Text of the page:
The word “disorderly” is taken from the Greek word atakeo. The word atakeo was a military term that described a soldier who was out of rank or a soldier who was out of order. It carries the idea of one who is insubordinate or one who is disrespectful of those who have been placed in authority over him.
The word atakeo was also used in Greek society to portray individuals who refused to work and who lived off the goodwill of others. Apparently some of the rebellious people in Thessalonica refused to listen to the church leadership’s command to get a job. Instead, they took advantage of the goodwill of Christians, “sponging off them” whenever they needed some money.
This scenario is very clear as you continue to read Second Thessalonians 3. The word atakeo was also used to depict people who meddled in other people’s affairs. As in the case of the Thessalonians, these loafers had no jobs and therefore had lots of time to interfere in other people’s business. Paul was so against this behavior that he ordered the believers of Thessalonica to withdraw from these habitual loafers.
Paul finished this verse by reminding them that such a chronic loafer was not living “…after the tradition which he received of us.” In the Greek text, the word “tradition” is the word paradidomi, a Greek word that means to personally deliver or to personally transmit something to someone. Paul had personally delivered instruction to the Thessalonians about living responsible lives. No one in Thessalonica could claim ignorance, for Paul had personally taught them. Those who continued to live in this fashion were simply ignoring his instructions. And rather than tolerate their behavior, Paul told them, “Enough is enough!”
When you take all these Greek word meanings into account, Second Thessalonians 3:6 could be interpreted to mean:
“Brothers, we give you this command in the name of the Lord Jesus Christ. Distance yourselves from every brother who routinely lives his life out of order — breaking ranks, violating authority, living the life of a maverick, and perpetually refusing to submit to anyone’s authority. If you’re already entangled with a brother like this, do whatever you must to get free of that relationship. It’s time to tie up all the loose ends with this brother and to inwardly resolve that you are not going to spend time with him any longer. Although he’s a brother, his actions are not in agreement with the teachings you learned from us.”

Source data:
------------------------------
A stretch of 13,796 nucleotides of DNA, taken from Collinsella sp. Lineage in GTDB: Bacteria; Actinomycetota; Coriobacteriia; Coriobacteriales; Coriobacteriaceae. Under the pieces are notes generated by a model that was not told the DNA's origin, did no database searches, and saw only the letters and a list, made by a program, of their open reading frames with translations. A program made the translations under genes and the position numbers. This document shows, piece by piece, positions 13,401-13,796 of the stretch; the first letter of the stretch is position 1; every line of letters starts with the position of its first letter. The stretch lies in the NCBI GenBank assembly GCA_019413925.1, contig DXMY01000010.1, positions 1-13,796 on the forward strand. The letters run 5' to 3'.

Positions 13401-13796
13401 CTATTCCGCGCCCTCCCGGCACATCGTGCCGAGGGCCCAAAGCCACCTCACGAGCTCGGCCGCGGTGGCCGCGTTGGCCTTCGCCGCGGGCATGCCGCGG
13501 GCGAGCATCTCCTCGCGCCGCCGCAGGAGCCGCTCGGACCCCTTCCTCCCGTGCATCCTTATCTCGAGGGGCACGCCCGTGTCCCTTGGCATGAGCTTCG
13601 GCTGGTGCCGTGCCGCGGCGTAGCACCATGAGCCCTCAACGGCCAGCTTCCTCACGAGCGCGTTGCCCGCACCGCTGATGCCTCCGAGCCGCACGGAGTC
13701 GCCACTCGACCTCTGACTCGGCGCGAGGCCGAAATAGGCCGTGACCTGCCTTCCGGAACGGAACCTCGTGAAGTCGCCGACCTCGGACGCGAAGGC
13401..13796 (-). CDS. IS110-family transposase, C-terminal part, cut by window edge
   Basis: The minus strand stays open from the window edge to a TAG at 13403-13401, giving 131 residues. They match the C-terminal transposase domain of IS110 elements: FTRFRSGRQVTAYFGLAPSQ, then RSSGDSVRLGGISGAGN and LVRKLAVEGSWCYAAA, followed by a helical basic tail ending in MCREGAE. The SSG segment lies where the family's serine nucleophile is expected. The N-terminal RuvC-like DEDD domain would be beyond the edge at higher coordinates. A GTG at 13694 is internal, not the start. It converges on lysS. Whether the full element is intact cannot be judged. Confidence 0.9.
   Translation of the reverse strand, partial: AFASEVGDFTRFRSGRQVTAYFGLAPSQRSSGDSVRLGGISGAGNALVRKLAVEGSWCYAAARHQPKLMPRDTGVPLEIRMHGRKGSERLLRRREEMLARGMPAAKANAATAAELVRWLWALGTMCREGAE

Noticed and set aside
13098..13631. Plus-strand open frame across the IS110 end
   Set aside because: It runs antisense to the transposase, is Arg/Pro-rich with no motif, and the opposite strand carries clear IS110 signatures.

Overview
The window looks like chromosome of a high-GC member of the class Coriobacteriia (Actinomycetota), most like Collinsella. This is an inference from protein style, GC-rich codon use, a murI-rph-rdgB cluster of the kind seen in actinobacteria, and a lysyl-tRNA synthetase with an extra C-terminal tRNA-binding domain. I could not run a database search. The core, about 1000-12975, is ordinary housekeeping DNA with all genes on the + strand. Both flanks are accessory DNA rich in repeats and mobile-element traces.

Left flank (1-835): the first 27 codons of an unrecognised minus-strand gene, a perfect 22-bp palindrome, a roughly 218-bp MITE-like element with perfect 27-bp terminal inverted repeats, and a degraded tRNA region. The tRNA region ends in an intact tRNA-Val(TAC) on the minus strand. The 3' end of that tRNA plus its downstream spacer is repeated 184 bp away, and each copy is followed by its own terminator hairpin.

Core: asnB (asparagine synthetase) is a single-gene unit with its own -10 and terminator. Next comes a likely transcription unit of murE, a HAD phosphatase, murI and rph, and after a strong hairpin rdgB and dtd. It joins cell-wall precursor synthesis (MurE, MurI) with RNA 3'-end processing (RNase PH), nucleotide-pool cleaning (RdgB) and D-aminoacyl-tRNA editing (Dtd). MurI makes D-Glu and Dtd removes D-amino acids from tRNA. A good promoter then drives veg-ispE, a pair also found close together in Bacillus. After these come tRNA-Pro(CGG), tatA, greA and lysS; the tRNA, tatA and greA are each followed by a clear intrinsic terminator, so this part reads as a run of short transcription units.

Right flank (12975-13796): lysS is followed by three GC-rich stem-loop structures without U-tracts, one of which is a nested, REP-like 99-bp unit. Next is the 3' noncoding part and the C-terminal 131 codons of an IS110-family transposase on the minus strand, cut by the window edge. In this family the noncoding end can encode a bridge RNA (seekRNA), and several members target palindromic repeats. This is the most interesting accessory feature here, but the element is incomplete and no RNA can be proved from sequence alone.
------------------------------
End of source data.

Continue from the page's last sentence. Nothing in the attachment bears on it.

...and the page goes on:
Paul’s command is very clear: Even though such brothers or sisters are related to us in Christ, we are not to have close fellowship with those who show disrespect for authority and who routinely live their lives out of order. When a believer lives in defiance of God’s Word and God-established authority, we must inwardly resolve to back away so we don’t put our stamp of approval on them by affiliating ourselves with them. Yes, we must continue to love them; nevertheless, there comes a time when we must disassociate from unrepentant, erring believers. As we do, we will help them realize they are wrong and protect our own testimony from being negatively affected.
In light of Paul’s message in Second Thessalonians 3:6, what is God saying to you about your current friendships? Do you closely associate with any individuals who have no regard for the Word of God or respect for God-established authority? If so, do you have a good reason why you maintain an intimate relationship with them? Are these the kind of close friends you need? Could it be that you need to back away from the people in your life who are living in rebellion? Is it time to invest yourself in someone else who loves God’s Word, who is submitted to authority, and who has a heart to prosper under the blessing of the local church?
My Prayer for Today
Lord, I ask You to help me truthfully examine my relationships to determine which of them are helping me and which are hindering me. If any of my relationships are with people who are disorderly or rebellious and unwilling to change, please give me the courage to follow the instructions of Your Word. Holy Spirit, I am depending on You to lead and guide me and to help me do exactly what Jesus wants me to do.
I pray this in Jesus’ name!
My Confession for Today
I confess that I carefully guard my life by closely affiliating with people who love God’s Word, respect God-established authority, and act as positive influences in my life. I do not allow myself to be dragged into relationships with people who refuse to seriously walk with God. Those who could negatively influence me are not the people I choose to be my closest friends. Nothing in the world is more important than my walk with God. Since those who are close to me have a tremendous influence on my life, I choose friends who, like me, make their walk with God their greatest priority.
I declare this by faith in Jesus’ name!
Questions to Answer
1. Have you ever maintained close relationships with people who you knew were not good for your spiritual life? Were you negatively affected by this close affiliation as a result?
2. Can you think of someone in your life who is associating too closely with people who have the potential of negatively influencing his or her life? Have you expressed your heartfelt concerns to this person?
3. Have you spent time in prayer, asking God to resolve this situation? If not, why don’t you take a few minutes right now to ask the Lord to work in this situation as He protects your friend or relative from the potential harm you foresee?